The sound system also allows me to mask the drone of the airconditioner. It gets to 48 degrees at the height of Summer out here, and often doesn't fall below 30 at night, so for a few months each year we have to run the airconditioners 24 hours. I find if I have some music playing quietly, I'm able to sleep a lot better than just listening to the aircon.

Anyway, hope you've enjoyed the tour :)

Sunday, 9 November 2014

First course of planking - bow end

It was with a great sense of foreboding that I set forth on the quest to fit the bow end of the port garboard plank. Tales of woe, misery, and giant squids climbing out of the anchor well and throttling the unwary sailor abound on the high seas.

Actually I was getting a little carried away there with the bit about the squid. I'm rather partial to squid for what it's worth, especially fried with salt and pepper and some lovely fresh chips. And whilst there is a (vanishingly remote) possibility that one could make it the fifty odd metres from the ocean (what's that in leagues?) to lurk in my anchor well, it's pretty likely my trusty guard cat Mogget would get the thing well before it took up residence. Not to mention that until I've finished planking, the anchor well isn't, well, a well.

Where was I? That's right, I was pointing out that whenever you read blogs describing the building of navigators, there's always a lengthy description of how awful it is to pull the garboard plank around to sit nicely on the stem. So I approached the task with, as it happens, considerable trepidation. And foreboding. Did I mention foreboding already?

The process starts the same as all the other planks. I put a length of ply in place, mark it with distances, and use that as a template to cut the real thing. I left it a little oversize, particularly at the front. Then I clamped it to the plank immediately aft and progressively pulled it into place, mainly using pusher clamps off the building frame.

Here's the crux of the problem that everyone has. The plank doesn't want to pull neatly around the foot of the stem.

I solved this problem by going at the foot of the stem with a spokeshave, and using a clamp right at the back of the stem to pull the plank the rest of the way in. Then I ruled a line for the stem on my plank and cut it much closer in size. Here it is on test fitting eleventy of lots. You can see that there aren't actually all that many clamps involved to hold it in place. when you get the bow in, much of the rest of the plank pulls up hard.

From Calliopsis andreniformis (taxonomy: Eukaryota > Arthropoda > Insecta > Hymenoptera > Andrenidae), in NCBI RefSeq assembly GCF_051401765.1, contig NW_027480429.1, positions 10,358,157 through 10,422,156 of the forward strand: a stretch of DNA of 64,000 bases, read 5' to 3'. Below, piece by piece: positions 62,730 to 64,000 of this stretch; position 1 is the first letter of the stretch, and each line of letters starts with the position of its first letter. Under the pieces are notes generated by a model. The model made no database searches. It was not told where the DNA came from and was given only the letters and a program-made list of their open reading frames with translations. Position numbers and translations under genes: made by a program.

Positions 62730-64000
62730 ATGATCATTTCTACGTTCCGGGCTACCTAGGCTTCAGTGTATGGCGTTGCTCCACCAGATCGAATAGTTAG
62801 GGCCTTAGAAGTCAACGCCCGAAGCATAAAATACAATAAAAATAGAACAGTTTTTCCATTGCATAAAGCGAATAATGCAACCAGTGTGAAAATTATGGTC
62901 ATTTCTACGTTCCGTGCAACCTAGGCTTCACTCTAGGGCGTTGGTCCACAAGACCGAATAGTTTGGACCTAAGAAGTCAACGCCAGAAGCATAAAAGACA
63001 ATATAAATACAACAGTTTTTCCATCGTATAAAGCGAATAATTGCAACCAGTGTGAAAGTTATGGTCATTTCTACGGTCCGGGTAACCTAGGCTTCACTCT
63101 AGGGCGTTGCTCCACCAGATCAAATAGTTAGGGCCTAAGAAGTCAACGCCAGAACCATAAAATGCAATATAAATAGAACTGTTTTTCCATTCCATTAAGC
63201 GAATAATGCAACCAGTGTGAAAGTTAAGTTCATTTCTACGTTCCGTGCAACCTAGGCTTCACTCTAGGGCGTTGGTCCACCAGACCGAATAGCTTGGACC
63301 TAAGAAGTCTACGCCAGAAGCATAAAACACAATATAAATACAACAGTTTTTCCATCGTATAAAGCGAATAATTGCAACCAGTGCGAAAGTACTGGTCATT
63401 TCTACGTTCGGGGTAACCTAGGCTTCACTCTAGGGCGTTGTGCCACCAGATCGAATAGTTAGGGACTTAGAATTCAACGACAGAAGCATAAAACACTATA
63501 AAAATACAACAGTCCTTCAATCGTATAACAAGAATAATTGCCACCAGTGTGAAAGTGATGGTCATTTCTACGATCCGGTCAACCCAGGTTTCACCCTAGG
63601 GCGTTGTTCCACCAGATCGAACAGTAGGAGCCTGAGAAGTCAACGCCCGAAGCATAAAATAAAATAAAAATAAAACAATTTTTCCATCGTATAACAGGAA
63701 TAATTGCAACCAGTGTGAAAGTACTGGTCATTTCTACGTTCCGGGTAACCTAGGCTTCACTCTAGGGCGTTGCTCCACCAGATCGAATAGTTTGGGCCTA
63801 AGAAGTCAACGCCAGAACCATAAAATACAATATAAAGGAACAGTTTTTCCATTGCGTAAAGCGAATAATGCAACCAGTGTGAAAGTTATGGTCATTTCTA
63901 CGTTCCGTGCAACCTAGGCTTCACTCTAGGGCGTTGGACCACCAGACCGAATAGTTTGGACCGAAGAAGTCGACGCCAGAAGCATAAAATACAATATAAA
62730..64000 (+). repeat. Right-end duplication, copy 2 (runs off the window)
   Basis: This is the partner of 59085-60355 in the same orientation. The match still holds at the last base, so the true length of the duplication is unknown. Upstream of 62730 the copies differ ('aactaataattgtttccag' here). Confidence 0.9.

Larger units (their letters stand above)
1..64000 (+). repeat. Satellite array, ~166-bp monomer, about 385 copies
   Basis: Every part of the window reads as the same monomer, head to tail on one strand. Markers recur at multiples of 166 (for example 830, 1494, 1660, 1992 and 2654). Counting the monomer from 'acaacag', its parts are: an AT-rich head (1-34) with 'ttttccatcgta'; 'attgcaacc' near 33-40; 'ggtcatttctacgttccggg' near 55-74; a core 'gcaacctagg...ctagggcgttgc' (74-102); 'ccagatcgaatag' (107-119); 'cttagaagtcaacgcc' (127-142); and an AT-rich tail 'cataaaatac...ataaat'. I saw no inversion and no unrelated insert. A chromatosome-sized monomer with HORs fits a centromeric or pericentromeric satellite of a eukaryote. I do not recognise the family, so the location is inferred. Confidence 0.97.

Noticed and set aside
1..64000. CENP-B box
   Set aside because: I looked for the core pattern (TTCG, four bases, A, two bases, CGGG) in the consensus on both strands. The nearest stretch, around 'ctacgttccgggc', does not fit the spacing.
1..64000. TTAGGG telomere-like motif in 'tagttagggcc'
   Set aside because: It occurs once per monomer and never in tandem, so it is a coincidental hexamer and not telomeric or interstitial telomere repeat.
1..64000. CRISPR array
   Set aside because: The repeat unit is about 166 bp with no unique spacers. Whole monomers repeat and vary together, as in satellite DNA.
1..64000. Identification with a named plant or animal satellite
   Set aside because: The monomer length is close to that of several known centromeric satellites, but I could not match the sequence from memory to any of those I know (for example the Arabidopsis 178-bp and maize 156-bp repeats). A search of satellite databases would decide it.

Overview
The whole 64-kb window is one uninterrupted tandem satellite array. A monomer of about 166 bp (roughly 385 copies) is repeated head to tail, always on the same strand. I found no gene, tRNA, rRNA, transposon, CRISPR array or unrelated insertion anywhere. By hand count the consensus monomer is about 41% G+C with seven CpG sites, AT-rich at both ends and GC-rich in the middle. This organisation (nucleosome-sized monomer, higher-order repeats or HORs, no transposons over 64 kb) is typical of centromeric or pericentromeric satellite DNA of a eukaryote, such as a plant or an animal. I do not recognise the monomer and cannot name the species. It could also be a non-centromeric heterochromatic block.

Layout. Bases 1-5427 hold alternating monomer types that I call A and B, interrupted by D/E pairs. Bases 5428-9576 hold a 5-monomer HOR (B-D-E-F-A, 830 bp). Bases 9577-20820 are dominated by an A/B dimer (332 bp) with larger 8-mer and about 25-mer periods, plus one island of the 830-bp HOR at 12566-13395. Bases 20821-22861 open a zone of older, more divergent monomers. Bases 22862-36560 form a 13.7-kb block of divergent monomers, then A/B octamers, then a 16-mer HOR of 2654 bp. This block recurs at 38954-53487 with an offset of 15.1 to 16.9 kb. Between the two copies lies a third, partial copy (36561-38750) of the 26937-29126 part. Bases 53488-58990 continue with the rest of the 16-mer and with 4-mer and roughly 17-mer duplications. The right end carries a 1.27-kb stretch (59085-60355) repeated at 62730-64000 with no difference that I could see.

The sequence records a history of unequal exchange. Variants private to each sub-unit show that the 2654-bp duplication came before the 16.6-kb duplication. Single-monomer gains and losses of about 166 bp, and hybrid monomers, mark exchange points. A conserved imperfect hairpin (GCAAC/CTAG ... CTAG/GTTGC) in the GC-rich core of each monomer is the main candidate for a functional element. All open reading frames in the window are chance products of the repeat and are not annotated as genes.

Once satisfied with the fit I gooped it up with a truly heroic amount of epoxy and put it back on. This time I used a few more clamps to make sure the joins are all nicely closed. I'm really glad I put the king plank and inner gunwales on before doing this. The bow is as solid as a rock, and didn't pull out of true at all.

Here's a view taken from the bow just to satisfy myself that the boat is still straight. I really like the curve this plank makes. Very cool. Note the clamp on the opposite side of the building frame from where I'm working. This ensures the frame doesn't pull too much out of true.

Finally here's me getting an even coat of epoxy in my hair, whilst cleaning up the fillets deep in the bowels of the beast.

Saturday, 8 November 2014

First course of planking - aft end

John Welsford recommends starting the planking at the aft end of the boat. This way you get a little practice before hitting the bow, which I'm led to believe is rather hard.

We started by buying more sheets of 6mm ply. I didn't have easy access to a trailer for this lot, so instead bolted some 2.4m lengths of pine to my roof rack, and clamped the sheets of ply to that. It worked rather well.

We used a scrap bit of ply to "spile" the plank. This was done by ruling lines along the ply at regular intervals, clamping it where the plank would go, then measuring off the end of each line to where the floor and first stringer are. I wrote these numbers on the spiling plank, then transferred the points to a sheet of ply, interpolated with a batten, and cut the plank out. I spent a little time finessing the join between the plank and floor, then duplicated it for the starboard side.

I did a proper dry fit and finessed the lower stringer to ensure everything pulled in nicely.

Once I was happy it fit, I drilled some holes in it for ties, mixed up a batch of goop and stuck it on the boat. I repeated the process for the starboard side, then for the next plank forward, which goes all the way to just forward of bulkhead 3. The photo shows the port midships lower plank setting up. Lots of clamps, and lots of copper wire ties. This is as much as I'm comfortable gluing on in one go. I had to work faster than I like for fear of the goop going off before everything was clamped up. As a result I think I got as much goop on myself as on the boat.

The midships plank is joined to the aft plank with a simple doubler. I was originally going to scarf the plank, but figured I'd just (for once) follow instructions. It turned out nicely.

Once the dust settled from my panic, I pulled the ties, cleaned up the excess goop with hot air gun and scraper, and layed in some fillets. Then I put a layer of 70mm wide 200gsm fibreglass tape along the seam to strengthen it.

Here's the open area amidships. I've done both sides up to bulkhead 3. Now for the dreaded bow end...

Thursday, 30 October 2014

Finishing the birdsmouth mast prototype